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dc.contributor.authorShamanin, Vladimir A.
dc.contributor.authorSekaric, Pedja
dc.contributor.authorAndrophy, Elliot J.
dc.date2022-08-11T08:09:38.000
dc.date.accessioned2022-08-23T16:38:19Z
dc.date.available2022-08-23T16:38:19Z
dc.date.issued2008-02-08
dc.date.submitted2009-11-13
dc.identifier.citationJ Virol. 2008 Apr;82(8):3912-20. Epub 2008 Feb 6. <a href="http://dx.doi.org/10.1128/JVI.02466-07">Link to article on publisher's site</a>
dc.identifier.issn1098-5514 (Electronic)
dc.identifier.doi10.1128/JVI.02466-07
dc.identifier.pmid18256148
dc.identifier.urihttp://hdl.handle.net/20.500.14038/39222
dc.description.abstractTwo activities of human papillomavirus type 16 E6 (HPV16 E6) are proposed to contribute to the efficient immortalization of human epithelial cells: the degradation of p53 protein and the induction of telomerase. However, the requirement for p53 inactivation has been debated. Another E6 target is the hAda3 protein, a p53 coactivator and a component of histone acetyltransferase complexes. We have previously described the role of hAda3 and p53 acetylation in p14ARF-induced human mammary epithelial cell (MEC) senescence (P. Sekaric, V. A. Shamanin, J. Luo, and E. J. Androphy, Oncogene 26:6261-6268, 2007). In this study, we analyzed a set of HPV16 E6 mutants for the ability to induce hAda3 degradation. E6 mutants that degrade hAda3 but not p53 could abrogate p14ARF-induced growth arrest despite the presence of normal levels of p53 and efficiently immortalized MECs. However, two E6 mutants that previously were reported to immortalize MECs with low efficiency were found to be defective for both p53 and hAda3 degradation. We found that these immortal MECs select for reduced p53 protein levels through a proteasome-dependent mechanism. The findings strongly imply that the inactivation of the p14ARF-p53 pathway, either by the E6-mediated degradation of p53 or hAda3 or by cellular adaptation, is required for MEC immortalization.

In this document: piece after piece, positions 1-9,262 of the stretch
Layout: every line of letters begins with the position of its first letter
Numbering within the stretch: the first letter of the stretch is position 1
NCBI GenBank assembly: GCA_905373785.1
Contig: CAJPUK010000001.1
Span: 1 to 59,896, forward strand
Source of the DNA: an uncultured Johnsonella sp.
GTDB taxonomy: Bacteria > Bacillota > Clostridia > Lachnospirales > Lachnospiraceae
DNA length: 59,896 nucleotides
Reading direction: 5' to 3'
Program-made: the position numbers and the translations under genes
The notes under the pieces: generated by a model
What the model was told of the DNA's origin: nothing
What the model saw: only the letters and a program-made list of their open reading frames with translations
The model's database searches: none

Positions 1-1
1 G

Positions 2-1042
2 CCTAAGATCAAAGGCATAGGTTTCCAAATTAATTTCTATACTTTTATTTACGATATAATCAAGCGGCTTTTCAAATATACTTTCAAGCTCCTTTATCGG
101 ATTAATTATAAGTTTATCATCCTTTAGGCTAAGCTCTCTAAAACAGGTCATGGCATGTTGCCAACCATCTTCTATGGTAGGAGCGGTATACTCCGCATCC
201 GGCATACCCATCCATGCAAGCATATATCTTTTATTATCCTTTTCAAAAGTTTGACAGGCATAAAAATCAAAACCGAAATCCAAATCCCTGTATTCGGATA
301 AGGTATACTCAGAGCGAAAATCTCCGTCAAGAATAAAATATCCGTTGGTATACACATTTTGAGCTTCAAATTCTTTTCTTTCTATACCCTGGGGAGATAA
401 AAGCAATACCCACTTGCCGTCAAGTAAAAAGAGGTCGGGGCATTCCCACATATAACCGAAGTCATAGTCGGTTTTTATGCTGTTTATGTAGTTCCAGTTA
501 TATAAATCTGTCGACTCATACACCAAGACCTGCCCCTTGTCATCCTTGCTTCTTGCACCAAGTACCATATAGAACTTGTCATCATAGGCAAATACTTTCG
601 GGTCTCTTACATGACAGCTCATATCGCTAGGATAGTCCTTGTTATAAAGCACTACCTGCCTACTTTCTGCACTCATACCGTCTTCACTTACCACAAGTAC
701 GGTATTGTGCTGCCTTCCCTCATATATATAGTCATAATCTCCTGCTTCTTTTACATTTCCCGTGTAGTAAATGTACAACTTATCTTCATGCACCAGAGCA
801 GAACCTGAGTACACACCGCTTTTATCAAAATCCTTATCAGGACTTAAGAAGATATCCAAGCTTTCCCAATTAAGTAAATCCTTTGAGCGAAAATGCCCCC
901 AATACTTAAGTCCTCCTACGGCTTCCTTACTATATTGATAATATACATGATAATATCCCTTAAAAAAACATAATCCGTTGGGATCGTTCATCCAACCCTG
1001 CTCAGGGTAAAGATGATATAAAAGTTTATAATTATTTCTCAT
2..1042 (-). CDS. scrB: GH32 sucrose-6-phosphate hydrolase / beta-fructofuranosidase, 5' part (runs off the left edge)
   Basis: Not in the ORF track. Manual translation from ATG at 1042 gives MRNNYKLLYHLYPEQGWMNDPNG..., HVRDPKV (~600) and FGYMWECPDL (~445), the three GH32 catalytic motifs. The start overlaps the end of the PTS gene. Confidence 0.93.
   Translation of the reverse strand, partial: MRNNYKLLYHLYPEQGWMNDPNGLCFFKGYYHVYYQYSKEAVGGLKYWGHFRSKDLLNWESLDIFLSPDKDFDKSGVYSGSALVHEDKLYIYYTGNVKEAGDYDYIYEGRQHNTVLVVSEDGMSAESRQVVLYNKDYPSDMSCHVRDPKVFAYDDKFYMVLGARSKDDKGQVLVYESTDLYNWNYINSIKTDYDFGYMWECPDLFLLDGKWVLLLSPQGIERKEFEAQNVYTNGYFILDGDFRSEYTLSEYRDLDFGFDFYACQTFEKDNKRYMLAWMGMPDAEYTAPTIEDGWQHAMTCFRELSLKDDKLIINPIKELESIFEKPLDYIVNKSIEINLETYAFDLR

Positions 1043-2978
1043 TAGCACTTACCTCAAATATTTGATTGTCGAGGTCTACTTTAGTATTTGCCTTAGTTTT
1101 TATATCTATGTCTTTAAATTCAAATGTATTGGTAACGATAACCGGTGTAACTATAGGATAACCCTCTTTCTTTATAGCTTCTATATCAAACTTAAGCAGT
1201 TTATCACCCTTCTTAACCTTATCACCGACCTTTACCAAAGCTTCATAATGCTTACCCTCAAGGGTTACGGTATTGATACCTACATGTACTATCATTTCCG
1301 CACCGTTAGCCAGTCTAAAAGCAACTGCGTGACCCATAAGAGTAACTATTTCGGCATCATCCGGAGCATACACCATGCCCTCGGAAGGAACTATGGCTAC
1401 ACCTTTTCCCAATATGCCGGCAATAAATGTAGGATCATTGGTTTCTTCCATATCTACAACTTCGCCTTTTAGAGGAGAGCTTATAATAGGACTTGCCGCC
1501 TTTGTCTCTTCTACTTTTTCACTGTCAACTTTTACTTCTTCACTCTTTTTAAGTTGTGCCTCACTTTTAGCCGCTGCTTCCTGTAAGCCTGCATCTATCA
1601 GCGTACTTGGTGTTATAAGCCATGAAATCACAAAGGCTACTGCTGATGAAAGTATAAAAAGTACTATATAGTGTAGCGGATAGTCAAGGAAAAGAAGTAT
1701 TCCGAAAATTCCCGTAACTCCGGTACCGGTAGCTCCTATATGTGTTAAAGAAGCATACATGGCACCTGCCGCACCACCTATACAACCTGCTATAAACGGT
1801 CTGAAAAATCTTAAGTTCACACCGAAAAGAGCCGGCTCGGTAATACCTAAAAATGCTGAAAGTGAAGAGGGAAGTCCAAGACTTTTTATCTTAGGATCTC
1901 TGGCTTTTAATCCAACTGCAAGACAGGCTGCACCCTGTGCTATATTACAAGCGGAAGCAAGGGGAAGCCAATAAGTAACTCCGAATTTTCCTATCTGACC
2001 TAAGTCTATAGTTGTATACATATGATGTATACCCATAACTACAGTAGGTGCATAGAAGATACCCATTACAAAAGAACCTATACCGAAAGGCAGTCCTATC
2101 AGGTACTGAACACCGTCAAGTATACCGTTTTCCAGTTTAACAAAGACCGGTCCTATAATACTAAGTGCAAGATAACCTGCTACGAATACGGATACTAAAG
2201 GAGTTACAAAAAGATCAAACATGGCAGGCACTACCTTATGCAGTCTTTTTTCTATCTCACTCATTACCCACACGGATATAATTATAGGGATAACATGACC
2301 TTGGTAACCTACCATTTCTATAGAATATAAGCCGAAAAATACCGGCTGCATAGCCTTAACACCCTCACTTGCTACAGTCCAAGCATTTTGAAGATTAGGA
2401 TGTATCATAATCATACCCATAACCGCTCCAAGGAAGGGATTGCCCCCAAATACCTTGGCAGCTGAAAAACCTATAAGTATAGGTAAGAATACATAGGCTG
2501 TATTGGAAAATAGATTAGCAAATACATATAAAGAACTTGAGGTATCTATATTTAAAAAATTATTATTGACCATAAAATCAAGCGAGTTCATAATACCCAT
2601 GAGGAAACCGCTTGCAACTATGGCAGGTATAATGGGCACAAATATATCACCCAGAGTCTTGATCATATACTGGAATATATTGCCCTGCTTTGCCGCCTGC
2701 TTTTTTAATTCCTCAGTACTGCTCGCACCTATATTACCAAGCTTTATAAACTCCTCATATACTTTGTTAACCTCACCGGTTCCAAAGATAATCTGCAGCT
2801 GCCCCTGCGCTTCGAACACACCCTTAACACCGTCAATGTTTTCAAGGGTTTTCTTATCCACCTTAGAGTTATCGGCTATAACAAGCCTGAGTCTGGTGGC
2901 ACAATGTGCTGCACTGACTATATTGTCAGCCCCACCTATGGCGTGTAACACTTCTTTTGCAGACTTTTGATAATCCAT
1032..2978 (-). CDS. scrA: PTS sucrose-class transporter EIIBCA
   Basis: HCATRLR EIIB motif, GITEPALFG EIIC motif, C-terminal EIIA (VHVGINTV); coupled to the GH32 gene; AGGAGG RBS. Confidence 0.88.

dc.language.isoen_US
dc.relation<a href="http://www.ncbi.nlm.nih.gov/entrez/query.fcgi?db=pubmed&cmd=Retrieve&list_uids=18256148&dopt=Abstract">Link to Article in PubMed</a>
dc.subjectCell Aging
dc.subjectCell Line
dc.subject*Cell Transformation, Viral
dc.subjectEpithelial Cells
dc.subjectHuman papillomavirus 16
dc.subjectHumans
dc.subjectOncogene Proteins, Viral
dc.subjectRepressor Proteins
dc.subjectTranscription Factors
dc.subjectTumor Suppressor Protein p14ARF
dc.subjectTumor Suppressor Protein p53
dc.subjectLife Sciences
dc.subjectMedicine and Health Sciences
dc.titlehAda3 degradation by papillomavirus type 16 E6 correlates with abrogation of the p14ARF-p53 pathway and efficient immortalization of human mammary epithelial cells
dc.typeJournal Article
dc.source.journaltitleJournal of virology
dc.source.volume82
dc.source.issue8
dc.identifier.legacyfulltexthttps://escholarship.umassmed.edu/cgi/viewcontent.cgi?article=3027&amp;context=oapubs&amp;unstamped=1
dc.identifier.legacycoverpagehttps://escholarship.umassmed.edu/oapubs/2028
dc.identifier.contextkey1063411
refterms.dateFOA2022-08-23T16:38:20Z
html.description.abstract<p>Two activities of human papillomavirus type 16 E6 (HPV16 E6) are proposed to contribute to the efficient immortalization of human epithelial cells: the degradation of p53 protein and the induction of telomerase. However, the requirement for p53 inactivation has been debated. Another E6 target is the hAda3 protein, a p53 coactivator and a component of histone acetyltransferase complexes. We have previously described the role of hAda3 and p53 acetylation in p14ARF-induced human mammary epithelial cell (MEC) senescence (P. Sekaric, V. A. Shamanin, J. Luo, and E. J. Androphy, Oncogene 26:6261-6268, 2007). In this study, we analyzed a set of HPV16 E6 mutants for the ability to induce hAda3 degradation. E6 mutants that degrade hAda3 but not p53 could abrogate p14ARF-induced growth arrest despite the presence of normal levels of p53 and efficiently immortalized MECs. However, two E6 mutants that previously were reported to immortalize MECs with low efficiency were found to be defective for both p53 and hAda3 degradation. We found that these immortal MECs select for reduced p53 protein levels through a proteasome-dependent mechanism. The findings strongly imply that the inactivation of the p14ARF-p53 pathway, either by the E6-mediated degradation of p53 or hAda3 or by cellular adaptation, is required for MEC immortalization.</p>
dc.identifier.submissionpathoapubs/2028
dc.contributor.departmentUniversity of Massachusetts Medical School
dc.source.pages3912-20


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